Hurricane's O'Dell leads after 1st round
WHITE SULPHUR SPRINGS, W.Va. -- Hurricane's Sam O'Dell shot a 2-under-par 68 Monday for a two-stroke lead after the first round of the 94th West Virginia Amateur.
O'Dell made seven birdies, three bogeys and a double bogey on Old White TPC, home for the PGA TOUR's Greenbrier Classic. O'Dell, who has not won a State Am title, captured the West Virginia Mid-Am crown in May and finished runner-up to David Bradshaw in the West Virginia Open in mid-June at Parkersburg Country Club. He's finished in the top 10 at the State Am seven times. He was fourth in 2012.
Wheeling's Thadd Obecny opened with 70 and is second alone. Tied for third at 71 are Vienna's Chris Barlament and Alan Cooke and Marshall golfer Jeremy Rogers of Buckhannon.
Former Marshall golfer Aaron Boggs and Bosten Miller and current Thundering Herd player Brian Anania each shot 73.
Plays shifts over to the resort's par-72 Greenbrier course for round two Tuesday and third round on Wednesday. The low 40 and ties after Tuesday's round will move on. The tournament ends Thursday back on Old White TPC.
There will be a new champion. Pat Carter of Huntington, who prevailed in 2012 for his 13th career win, withdrew last week. He's in Warner Robins, Ga., watching son Hogan and the Barboursville All-Stars compete in the Little League Baseball 11-12 Southeast Region tournament.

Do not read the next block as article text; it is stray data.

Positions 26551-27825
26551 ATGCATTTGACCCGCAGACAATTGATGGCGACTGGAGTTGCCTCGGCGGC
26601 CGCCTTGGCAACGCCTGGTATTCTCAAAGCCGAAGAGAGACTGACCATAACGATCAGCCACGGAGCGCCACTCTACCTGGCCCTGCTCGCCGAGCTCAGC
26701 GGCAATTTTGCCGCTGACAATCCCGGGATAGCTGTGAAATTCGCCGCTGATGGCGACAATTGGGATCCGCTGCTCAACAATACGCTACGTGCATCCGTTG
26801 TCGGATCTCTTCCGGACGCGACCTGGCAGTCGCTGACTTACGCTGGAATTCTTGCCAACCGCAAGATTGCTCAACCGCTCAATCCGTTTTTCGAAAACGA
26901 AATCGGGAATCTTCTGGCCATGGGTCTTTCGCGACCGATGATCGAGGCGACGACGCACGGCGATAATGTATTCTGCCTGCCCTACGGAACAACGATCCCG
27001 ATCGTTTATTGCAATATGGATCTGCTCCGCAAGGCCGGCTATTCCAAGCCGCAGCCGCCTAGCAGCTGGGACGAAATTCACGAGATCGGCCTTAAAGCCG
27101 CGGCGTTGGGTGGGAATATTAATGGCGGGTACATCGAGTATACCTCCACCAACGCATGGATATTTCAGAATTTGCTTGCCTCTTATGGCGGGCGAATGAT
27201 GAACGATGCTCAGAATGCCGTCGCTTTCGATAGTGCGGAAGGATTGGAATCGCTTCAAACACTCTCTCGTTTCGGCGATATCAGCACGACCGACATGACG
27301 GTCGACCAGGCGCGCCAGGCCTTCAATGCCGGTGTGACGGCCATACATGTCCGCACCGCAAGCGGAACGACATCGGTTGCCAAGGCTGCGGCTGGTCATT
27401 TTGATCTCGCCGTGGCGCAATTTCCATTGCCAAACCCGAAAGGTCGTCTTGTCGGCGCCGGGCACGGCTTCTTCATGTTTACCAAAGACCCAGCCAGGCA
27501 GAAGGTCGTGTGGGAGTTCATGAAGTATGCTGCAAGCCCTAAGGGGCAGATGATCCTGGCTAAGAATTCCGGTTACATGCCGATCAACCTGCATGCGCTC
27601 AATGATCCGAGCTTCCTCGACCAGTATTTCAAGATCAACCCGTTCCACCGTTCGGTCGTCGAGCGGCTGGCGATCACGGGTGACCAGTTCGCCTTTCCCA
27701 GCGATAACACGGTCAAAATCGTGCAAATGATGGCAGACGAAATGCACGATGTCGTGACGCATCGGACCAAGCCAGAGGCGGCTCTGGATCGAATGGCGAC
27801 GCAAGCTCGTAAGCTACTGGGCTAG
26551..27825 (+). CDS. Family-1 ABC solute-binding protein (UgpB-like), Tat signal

Josef Dransfeld of Huntington, the youngest player in the field at age 13, posted an 80 in his debut. His father Joe is serving as his caddy.
Three-time champion Tim Fisher was disqualified Monday for playing the wrong ball on the par-5 12th hole. Fisher hit his tee shot toward some trees and finished the hole using a provisional ball, even though the first one was eventually found. Ken Tackett, executive director for the West Virginia Golf Association, said Fisher was disqualified because the error wasn't corrected before he teed off on the next hole.
Fisher was returning from a three-year suspension from West Virginia Golf Association events. He was suspended one year for failing to give proper notification when he pulled out of a 2010 tournament in North Carolina. He got a two-year suspension in 2011 for an undisclosed code of conduct violation.
The Associated Press contributed to this report.